Much of the work here aims to deliver its message by surprising the eye, placing images or mixing materials and shapes in novel ways. Some of the names are well known. William Tucker is represented by one of his Chair Series, the back of the chair broken and reassembled in startling fashion. Wendy Taylor has a particularly seductive Brick Knot Maquette, from 1977, which is a lithe combination of hard texture and organic movement. Barry Flanagan is represented by a work from 1975, before he became obsessed with hares – there is a powerful sense of competing material, shape and imagery in his Clay Figure. Colin Self, an artist who works in many media, is represented by a particularly successful flat work of undulating painted fibreglass with an aluminium head protruding – or is it floating? Oblique Head in Sterile Landscape, from 1964, again works because of contrasting forms.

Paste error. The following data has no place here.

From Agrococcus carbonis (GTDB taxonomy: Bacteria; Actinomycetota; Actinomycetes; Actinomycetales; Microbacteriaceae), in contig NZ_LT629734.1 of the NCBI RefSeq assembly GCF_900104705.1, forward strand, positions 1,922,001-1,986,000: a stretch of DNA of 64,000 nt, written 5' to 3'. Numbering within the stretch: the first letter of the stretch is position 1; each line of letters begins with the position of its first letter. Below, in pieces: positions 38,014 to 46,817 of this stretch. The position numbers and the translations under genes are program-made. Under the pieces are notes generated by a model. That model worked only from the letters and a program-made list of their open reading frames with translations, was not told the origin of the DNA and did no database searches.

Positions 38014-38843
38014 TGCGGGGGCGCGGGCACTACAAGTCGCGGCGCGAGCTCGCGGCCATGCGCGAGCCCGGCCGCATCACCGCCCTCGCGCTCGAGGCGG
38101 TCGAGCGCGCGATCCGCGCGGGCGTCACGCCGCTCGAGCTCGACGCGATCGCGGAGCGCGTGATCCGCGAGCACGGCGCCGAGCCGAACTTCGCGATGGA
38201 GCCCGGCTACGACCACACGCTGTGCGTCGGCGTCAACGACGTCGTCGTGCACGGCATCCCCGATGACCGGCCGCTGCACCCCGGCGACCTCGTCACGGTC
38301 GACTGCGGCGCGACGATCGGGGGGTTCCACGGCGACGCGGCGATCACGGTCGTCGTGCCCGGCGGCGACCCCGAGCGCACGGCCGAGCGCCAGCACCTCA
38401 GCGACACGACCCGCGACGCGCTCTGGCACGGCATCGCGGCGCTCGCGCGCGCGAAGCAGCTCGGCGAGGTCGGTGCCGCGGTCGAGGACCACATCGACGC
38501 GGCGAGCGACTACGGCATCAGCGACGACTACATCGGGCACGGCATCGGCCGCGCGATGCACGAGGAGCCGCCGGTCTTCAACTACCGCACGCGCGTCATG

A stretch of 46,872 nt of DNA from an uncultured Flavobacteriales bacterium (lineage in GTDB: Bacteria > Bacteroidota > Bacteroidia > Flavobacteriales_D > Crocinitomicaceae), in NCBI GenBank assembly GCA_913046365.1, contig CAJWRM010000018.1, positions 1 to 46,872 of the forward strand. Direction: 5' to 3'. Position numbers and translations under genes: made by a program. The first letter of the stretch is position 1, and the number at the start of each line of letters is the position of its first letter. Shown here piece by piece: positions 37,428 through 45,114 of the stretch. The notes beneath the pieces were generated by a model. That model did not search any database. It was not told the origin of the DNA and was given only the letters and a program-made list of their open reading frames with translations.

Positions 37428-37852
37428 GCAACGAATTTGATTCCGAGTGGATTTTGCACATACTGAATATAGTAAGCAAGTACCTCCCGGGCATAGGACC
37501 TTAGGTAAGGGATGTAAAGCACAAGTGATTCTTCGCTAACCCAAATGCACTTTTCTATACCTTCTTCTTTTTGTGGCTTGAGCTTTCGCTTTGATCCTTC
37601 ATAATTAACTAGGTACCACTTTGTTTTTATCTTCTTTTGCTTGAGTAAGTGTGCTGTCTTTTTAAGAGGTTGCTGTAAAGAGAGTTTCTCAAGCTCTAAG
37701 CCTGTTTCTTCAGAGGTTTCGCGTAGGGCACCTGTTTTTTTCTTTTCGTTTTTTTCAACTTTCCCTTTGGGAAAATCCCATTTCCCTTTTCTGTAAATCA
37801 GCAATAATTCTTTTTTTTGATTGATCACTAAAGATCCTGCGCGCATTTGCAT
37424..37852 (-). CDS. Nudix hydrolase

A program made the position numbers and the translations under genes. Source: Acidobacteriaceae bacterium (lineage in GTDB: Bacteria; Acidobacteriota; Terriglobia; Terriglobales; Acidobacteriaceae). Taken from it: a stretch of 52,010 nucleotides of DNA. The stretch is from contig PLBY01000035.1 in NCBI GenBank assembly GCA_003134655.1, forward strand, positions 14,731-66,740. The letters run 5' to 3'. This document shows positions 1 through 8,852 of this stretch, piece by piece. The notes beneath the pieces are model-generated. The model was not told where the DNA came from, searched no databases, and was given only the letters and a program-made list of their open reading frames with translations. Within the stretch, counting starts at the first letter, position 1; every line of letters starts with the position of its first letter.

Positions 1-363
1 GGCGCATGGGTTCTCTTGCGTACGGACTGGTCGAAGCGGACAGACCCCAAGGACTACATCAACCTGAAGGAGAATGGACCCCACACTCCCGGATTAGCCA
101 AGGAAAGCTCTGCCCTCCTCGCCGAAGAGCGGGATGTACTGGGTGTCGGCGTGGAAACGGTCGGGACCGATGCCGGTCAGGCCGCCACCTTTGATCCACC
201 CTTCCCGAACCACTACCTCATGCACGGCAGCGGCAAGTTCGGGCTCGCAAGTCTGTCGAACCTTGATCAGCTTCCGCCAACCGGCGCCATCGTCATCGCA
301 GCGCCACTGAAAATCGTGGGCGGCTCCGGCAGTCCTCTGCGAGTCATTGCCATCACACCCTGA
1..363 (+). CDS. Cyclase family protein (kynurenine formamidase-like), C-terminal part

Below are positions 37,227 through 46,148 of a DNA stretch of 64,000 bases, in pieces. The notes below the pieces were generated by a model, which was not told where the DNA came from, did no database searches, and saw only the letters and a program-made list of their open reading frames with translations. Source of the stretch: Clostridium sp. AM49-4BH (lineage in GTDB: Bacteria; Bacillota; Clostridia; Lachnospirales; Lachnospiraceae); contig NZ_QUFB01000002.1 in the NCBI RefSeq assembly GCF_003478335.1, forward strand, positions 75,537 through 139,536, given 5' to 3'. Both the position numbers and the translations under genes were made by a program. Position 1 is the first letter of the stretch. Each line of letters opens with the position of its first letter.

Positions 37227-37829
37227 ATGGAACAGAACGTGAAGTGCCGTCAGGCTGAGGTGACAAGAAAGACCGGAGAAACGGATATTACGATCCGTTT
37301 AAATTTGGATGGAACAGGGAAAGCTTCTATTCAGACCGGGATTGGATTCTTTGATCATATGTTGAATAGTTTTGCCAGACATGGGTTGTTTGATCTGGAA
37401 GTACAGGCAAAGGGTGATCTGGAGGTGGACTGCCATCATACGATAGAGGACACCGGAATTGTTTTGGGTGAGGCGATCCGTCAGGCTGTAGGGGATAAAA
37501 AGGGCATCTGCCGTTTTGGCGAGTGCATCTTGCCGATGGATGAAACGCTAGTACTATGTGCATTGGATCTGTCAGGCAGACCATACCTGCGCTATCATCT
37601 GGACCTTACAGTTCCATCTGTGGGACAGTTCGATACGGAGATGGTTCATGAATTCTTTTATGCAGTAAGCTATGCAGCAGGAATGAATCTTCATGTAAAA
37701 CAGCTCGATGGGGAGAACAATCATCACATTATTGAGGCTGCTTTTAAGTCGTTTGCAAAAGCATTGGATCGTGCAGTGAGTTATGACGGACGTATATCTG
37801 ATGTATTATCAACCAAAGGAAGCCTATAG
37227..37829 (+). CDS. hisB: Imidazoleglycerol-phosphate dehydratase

The show's difficulty comes with its photography. You can be witty with it. There is a jolly series of 11 large pictures by Keith Arnatt, showing the artist literally eating his own words, called Art as an Act of Retraction. Bruce McLean is pictured with some of his earlier works in a small garden shed in a 1969 work called, needless to say, People Who Make Art in Glass Houses. I particularly liked a pair of large shots by Bill Woodrow that play with perspective and material by showing a stick held by a man first as a real object, glued on, and then as a photo-image. But the trouble is that still photography tends to push the viewer back a step and encourage the artist to step back too, often making the work seem playful but slight.